Thats Big6 #3, Location & Access. to use technology flexibly and creatively. We want
them to be able to size up a task, recognize how
From a teaching perspective, its important to technology might help them to fulfill the task, and
anchor instructional and learning experiences related then use the technology to do so. People need to
to information and technology skills instruction within be able to use computers for a purpose.
the information process. For example, teaching
PowerPoint for organizing and presenting oral Helping peopleespecially studentslearn to
presentationsthats Synthesis, Big6 #5. Working apply technology in these ways requires a change
with users to determine the most appropriate and in the way computer skills are traditionally taught.
available sources for a projectthat thats Information It means moving from teaching isolated computer
Seeking Strategies, Big6 #2. skills to teaching integrated information and technology
skills. From an IL perspective, that means integrating
Connecting instruction of individual skills or computer skills within the information problem-solving
techniques within the overall Big6 process provides process. Individual computer skills take on a new
users with a familiar reference point. They see the meaning when they are integrated within a process,
links among seemingly separate skills and are able and students develop true computer literacy because
to reflect on what came before and anticipate what they have genuinely applied various computer and
comes after. technology skills as part of learning.

Therefore, we recommend continually working Moving from teaching isolated computer skills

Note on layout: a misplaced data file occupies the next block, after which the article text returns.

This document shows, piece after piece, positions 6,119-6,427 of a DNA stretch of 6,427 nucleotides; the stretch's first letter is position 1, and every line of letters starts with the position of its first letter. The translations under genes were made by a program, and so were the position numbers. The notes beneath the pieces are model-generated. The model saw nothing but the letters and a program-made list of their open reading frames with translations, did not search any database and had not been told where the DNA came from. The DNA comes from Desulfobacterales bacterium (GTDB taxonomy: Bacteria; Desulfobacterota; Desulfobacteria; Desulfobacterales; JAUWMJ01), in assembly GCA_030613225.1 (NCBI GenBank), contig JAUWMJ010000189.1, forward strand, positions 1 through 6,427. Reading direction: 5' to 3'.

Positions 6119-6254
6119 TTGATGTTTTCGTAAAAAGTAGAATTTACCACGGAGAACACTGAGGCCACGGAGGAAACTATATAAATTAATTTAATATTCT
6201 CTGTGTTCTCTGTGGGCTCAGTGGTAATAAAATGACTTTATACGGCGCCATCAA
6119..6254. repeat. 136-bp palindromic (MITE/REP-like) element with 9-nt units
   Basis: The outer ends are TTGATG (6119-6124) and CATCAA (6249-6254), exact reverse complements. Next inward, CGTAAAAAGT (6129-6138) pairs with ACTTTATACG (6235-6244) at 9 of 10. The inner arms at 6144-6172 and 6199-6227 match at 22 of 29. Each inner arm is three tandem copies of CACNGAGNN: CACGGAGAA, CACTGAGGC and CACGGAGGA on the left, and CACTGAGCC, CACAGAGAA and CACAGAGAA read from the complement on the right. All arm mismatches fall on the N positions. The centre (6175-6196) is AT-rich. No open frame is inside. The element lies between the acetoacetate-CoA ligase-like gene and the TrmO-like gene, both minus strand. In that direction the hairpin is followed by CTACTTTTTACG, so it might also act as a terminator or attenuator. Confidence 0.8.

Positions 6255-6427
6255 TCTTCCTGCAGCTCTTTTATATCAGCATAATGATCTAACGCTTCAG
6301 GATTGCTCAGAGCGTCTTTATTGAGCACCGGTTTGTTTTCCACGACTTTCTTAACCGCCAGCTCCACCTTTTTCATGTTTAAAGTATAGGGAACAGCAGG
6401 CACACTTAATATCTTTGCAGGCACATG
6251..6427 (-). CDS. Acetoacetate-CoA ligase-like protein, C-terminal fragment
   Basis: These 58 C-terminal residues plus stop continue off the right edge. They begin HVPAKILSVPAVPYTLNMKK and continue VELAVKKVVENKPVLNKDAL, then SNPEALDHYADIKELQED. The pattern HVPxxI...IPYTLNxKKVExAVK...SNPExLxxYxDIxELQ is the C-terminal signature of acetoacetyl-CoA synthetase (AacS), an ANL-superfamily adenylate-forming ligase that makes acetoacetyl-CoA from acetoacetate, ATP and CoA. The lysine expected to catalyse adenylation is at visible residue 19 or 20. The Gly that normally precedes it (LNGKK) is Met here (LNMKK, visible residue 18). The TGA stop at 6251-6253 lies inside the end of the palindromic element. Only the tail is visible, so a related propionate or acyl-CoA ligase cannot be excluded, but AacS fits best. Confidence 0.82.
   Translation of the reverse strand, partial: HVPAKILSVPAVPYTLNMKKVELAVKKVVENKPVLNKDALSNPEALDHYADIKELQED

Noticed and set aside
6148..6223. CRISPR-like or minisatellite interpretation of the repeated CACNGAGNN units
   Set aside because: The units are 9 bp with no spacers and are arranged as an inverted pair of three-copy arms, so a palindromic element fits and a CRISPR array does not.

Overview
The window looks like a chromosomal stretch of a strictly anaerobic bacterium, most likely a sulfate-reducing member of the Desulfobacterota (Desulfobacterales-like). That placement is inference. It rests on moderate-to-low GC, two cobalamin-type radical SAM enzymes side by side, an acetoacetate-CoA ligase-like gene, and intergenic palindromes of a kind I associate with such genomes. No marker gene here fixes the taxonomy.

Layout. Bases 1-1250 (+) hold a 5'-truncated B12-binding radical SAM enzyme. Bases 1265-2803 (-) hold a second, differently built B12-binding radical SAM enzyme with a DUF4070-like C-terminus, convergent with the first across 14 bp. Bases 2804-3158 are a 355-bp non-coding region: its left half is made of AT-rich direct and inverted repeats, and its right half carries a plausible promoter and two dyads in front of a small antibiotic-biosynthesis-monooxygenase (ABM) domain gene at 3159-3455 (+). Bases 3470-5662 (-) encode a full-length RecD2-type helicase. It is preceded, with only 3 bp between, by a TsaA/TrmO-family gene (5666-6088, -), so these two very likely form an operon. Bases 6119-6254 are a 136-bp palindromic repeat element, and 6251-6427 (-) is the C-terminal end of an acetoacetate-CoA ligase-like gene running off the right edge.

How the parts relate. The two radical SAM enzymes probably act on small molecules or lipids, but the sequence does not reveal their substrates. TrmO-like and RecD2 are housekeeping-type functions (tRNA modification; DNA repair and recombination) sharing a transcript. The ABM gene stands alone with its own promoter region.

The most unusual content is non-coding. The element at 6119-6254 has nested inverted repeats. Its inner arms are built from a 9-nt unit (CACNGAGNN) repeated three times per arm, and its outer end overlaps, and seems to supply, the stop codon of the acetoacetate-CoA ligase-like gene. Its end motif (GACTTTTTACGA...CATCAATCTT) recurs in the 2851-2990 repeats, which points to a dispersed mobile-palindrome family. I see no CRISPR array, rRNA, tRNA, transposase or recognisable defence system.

with users to help them recognize where they are to helping people learn integrated information and
in the process. Some ways that educators can do technology skills is not just a good ideaits essential
this is by: if we are to put users in a position to succeed in
an increasingly complex and changing world. Druckers
Identifying for users the various information process point about executives not being information literate
stages as they go through to complete an (see endnote 2) is still true today. Being able to
assignment, project, report, or even to make a use computers is not enough. Executives all must
personal decision be able to apply computer skills to real situations
and needs. Executives must be able to identify
Using a narrative or self-reflection to point out information problems and be able to locate, use,
the Big6 related to the actions of one or more synthesize, and evaluate information in relation to
characters those problems. These same needs exist for all
people living in an information society.
Modeling information process recognition by
pointing out when they themselves are engaging There are many good reasons for moving from
in a particular information stage teaching isolated computer skills to teaching integrated